Early Intervention Provider Ratings of Strategies to Promote Social Communication: Differentiating “All” Children from Children with ASD

Poster Presentation
Thursday, May 10, 2018: 11:30 AM-1:30 PM
Hall Grote Zaal (de Doelen ICC Rotterdam)
M. Maye1, V. E. Sanchez2, A. K. Stone MacDonald1 and A. S. Carter1, (1)University of Massachusetts Boston, Boston, MA, (2)Division of Developmental Medicine, Boston Children's Hospital, Boston, MA
Background: Several evidence-based naturalistic, developmental, and behavioral interventions (NBDIs) exist for toddlers with autism spectrum disorder (ASD; Schreibman et al., 2015; Wong et al., 2015). However, these types of interventions have been rarely tested within community settings (Nahmias, Kase, & Mandell, 2014; Vivanti, Zierhut, Dawson, & Rogers, 2017). Yet, toddlers with ASD receive early intervention services from Early Intervention (EI) providers who translate research findings into practice (Campbell & Halbert, 2002; Fleming, Sawyer, & Campbell, 2011). Translation will require identification of interventions’ common active ingredients as well as strategies that are more easily disseminated in community settings (Kasari 2012, Pellecchia et al., 2015). Given that EI’s are implementing these strategies in the community, their perceptions about the clinical effectiveness of evidence-based NBDI strategies are needed to inform dissemination efforts and to identify specific behavioral strategies to evaluate as potential active ingredients in future research.

Objectives: To explore early intervention providers’ perceived beliefs of the clinical effectiveness of various intervention strategies on specific behaviors in “children with an ASD” and “all children.”

Methods: Early interventionists who reported providing early intervention services for a toddler with ASD between 12-to-36 months of age within the last 12 months were recruited via email to complete an Internet based survey evaluating the perceived effectiveness of 31 strategies on specific target behaviors. Of 48 early intervention directors invited to distribute surveys to all of their EI providers, 28 responded and 22 agreed to distribute our survey. Ninety-three EI providers completed our survey. EI providers were predominantly female (n=91) and were highly educated (75 MA, 17 BA, 1 PhD). EI providers rated 31 behavioral strategies from 1-to-5 from least to most effective for each group (i.e., ASD, all children). Providers ranged in years of experience between 0 to 33 years (M= 9.25, 8.34).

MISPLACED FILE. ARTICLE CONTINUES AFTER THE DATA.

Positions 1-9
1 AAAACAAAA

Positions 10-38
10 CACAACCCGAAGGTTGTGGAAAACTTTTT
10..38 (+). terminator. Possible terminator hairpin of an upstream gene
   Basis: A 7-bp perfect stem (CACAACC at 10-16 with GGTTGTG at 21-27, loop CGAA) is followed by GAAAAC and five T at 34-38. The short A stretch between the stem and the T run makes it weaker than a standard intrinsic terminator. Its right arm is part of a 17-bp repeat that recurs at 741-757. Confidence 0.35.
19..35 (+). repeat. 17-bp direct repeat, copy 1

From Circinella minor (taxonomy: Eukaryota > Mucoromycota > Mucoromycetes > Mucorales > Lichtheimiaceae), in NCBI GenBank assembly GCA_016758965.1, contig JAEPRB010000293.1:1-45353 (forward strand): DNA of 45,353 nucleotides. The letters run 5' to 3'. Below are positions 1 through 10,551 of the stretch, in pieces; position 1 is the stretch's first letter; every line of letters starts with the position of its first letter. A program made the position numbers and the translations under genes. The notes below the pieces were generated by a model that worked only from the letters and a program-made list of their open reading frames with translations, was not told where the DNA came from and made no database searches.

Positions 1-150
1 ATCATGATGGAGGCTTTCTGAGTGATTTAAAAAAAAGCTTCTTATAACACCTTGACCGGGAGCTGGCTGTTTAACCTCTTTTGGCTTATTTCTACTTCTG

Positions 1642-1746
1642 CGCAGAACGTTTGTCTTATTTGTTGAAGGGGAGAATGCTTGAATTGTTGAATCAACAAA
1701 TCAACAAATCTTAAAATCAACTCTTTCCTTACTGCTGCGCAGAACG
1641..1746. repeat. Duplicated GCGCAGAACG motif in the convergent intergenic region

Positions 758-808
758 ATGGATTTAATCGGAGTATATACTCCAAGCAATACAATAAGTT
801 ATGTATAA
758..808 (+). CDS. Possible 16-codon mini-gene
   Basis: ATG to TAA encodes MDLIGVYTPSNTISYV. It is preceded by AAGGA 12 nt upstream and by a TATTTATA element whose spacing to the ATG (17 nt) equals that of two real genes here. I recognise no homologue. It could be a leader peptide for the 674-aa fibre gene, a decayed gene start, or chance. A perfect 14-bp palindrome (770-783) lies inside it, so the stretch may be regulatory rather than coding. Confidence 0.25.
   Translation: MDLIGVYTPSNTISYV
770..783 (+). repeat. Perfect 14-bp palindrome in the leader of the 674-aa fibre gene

Box-cox transformations were completed on 38 (of 62) variables to address non-normality. Then, paired samples t-tests were completed for 31 intervention strategies comparing EIs ratings of efficacy for each strategy across “children with an ASD” and “all children.” Effect sizes were calculated for all significant pairs.

Results: Twenty-two of the intervention strategies were rated as significantly more effective for “all children” than for children with ASD. Effect sizes were robust with 6 strategies having large effect sizes (>0.8), 10 strategies having medium effect sizes (≥0.5, and ≤0.8), and 6 strategies having small effect sizes (≥0.2, and ≤0.5). No intervention strategies were rated as being statistically more effective for children with ASD on any of the behavioral targets. EI provider ratings did not result in significant mean differences for children with ASD or “all children” for the remaining strategies.

Conclusions: EI provider ratings indicated different effectiveness expectations for intervention strategies when applied to children with autism versus all children. Strategies related to make-believe play resulted in the largest effect sizes (d=.99-1.05) whereas strategies related to establishing routines and some aspects of joint attention were rated comparably. These findings could be useful in developing interventions that are sensitive to community settings (i.e., inclusive versus special education).